A tenant operating a food kiosk at Changi Airport’s Terminal 2 Building, whose business was affected by a shutdown in the area following an accident, failed in its court claim for losses suffered.
NTUC Foodfare Cooperative, which operated Wang Cafe, had sued SIA Engineering and its employee whose air-tug vehicle had collided into a pillar in the underpass baggage handling area on Feb 13, 2014.
The collision damaged the cantilevered portion of the floor of the Transit Lounge above. The Building and Construction Authority ordered a closure of the affected area from Feb 14 to July 30, during which rectification works were done. Part of the floor near the kiosk had caved in.
Foodfare sued for negligence and claimed losses of $442,445.07, which included $171,017 lost in gross profit, as well as $5,909 for repair and replacement of damaged equipment.
It had already received a $176,176 insurance payout for the latter two items, which would be returned to the insurers in the event it succeeded in its claim.
SIA Engineering and the driver of its vehicle, defended by lawyers Kevin Kwek and Gina Tan, argued that Foodfare’s losses were “pure economic loss” and did not meet the accepted legal criteria for a negligence claim. They added that the damage suffered by Foodfare was not directly caused by the accident.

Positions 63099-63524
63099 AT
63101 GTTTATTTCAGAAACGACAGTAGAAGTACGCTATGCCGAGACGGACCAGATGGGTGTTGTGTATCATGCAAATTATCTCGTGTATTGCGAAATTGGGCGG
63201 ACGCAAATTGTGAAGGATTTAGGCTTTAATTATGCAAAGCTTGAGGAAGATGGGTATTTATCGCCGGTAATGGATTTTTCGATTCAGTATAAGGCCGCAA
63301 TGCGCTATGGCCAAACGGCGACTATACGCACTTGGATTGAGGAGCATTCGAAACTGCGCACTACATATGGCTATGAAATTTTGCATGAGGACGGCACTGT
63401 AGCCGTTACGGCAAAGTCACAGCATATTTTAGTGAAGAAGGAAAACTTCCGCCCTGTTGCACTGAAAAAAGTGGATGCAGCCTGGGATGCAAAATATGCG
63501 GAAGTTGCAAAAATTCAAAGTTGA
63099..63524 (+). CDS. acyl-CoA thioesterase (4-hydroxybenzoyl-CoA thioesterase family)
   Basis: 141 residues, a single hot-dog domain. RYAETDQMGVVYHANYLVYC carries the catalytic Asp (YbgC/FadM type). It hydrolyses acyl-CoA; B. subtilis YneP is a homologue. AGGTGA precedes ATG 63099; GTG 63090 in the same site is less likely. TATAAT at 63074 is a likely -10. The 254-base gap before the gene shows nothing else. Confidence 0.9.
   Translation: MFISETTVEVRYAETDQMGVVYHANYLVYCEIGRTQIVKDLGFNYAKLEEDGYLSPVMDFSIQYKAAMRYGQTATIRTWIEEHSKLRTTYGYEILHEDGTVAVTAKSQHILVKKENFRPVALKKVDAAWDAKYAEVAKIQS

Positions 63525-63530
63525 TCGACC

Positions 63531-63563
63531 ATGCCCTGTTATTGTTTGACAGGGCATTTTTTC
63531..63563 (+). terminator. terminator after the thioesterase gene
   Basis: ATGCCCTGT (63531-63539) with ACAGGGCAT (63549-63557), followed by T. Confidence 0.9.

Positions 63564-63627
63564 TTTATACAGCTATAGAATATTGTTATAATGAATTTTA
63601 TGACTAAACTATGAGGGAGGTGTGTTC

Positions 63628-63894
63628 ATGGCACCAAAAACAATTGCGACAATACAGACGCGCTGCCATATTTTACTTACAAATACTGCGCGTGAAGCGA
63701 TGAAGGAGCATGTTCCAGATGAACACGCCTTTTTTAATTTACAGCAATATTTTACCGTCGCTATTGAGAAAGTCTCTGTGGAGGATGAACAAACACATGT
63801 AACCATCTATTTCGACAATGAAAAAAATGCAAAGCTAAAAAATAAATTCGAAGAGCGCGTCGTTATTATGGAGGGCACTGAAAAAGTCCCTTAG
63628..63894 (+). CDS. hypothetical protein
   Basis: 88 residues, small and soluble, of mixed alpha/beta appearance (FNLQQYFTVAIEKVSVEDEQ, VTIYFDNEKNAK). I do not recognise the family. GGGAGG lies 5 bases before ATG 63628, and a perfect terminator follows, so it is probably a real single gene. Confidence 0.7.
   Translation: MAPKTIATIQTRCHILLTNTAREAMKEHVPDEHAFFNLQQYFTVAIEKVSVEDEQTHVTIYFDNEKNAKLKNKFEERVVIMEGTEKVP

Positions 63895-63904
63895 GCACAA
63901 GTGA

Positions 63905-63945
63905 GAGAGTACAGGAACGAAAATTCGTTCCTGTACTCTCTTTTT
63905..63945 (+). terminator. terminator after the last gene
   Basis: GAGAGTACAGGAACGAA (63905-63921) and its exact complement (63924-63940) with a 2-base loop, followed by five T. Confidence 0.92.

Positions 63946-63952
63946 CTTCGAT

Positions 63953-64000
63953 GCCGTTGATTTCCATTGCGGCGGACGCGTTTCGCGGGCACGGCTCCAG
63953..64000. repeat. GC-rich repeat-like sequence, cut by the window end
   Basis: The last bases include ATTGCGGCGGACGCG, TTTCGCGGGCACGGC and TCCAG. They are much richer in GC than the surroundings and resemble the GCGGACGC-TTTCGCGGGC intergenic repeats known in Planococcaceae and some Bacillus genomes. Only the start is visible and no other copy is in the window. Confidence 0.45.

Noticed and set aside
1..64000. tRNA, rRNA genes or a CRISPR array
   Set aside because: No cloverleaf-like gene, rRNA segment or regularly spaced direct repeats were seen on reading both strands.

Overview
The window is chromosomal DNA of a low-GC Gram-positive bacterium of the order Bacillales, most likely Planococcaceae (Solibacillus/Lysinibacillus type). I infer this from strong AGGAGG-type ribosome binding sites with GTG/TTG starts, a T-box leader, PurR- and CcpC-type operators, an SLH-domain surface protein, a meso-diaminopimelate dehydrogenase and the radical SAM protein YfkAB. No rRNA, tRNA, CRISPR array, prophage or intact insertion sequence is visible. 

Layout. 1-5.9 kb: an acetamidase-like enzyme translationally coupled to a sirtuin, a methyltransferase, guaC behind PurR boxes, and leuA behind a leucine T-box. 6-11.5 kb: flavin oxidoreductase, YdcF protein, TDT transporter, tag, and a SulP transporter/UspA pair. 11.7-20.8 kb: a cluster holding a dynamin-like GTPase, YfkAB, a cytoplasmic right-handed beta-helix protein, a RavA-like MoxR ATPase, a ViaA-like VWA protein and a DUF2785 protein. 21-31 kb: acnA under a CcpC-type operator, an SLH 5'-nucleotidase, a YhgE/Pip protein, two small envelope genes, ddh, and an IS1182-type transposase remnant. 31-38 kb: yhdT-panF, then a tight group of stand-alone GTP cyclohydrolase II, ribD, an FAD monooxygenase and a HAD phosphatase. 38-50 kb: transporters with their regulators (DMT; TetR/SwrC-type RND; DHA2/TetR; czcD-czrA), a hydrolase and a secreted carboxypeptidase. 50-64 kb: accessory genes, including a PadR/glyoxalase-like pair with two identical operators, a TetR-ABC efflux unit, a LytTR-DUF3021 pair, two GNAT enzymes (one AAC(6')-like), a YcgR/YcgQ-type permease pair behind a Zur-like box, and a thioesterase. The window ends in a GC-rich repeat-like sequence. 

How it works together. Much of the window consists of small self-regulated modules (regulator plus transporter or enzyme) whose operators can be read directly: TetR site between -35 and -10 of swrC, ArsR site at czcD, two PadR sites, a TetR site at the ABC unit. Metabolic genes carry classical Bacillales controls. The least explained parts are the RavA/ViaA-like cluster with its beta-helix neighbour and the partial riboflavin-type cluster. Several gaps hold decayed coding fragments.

Foodfare’s lawyers, Mr N. K. Rajarh and Mr Daryl Cheong, disagreed, contending that the economic losses by Wang Cafe were consequent to the physical damage to the T2 building and that there was “sufficient physical, circumstantial and causal proximity to give rise to a duty of care”.
What (Foodfare) suffered were the ripple effects of the damage to the pillar of the T2 building, which were common to all building operators in the affected area who likewise depended on everyone not to cause damage and closure to the T2 building.
JUSTICE DEBBIE ONG, on the reason for dismissing NTUC Foodfare’s claims.
But Justice Debbie Ong, in judgment grounds on Monday, found NTUC did not suffer any property damage and its losses were “pure economic loss”, caused by the closure of the Transit Lounge.
The judge said there was no “clear causal link” between the damage suffered by the kiosk and the driver’s negligent act.
“What (Foodfare) suffered were the ripple effects of the damage to the pillar of the T2 building, which were common to all building operators in the affected area who likewise depended on everyone not to cause damage and closure to the T2 building.”
The judge found it was inappropriate to expand liability and allow recovery in this case.
Justice Ong said bearing in mind policy considerations and the absence of a close link between the vehicle driver and Foodfare, the risk of the losses suffered by Foodfare is better addressed through insurance as was the case here.
The court dismissed the claims.
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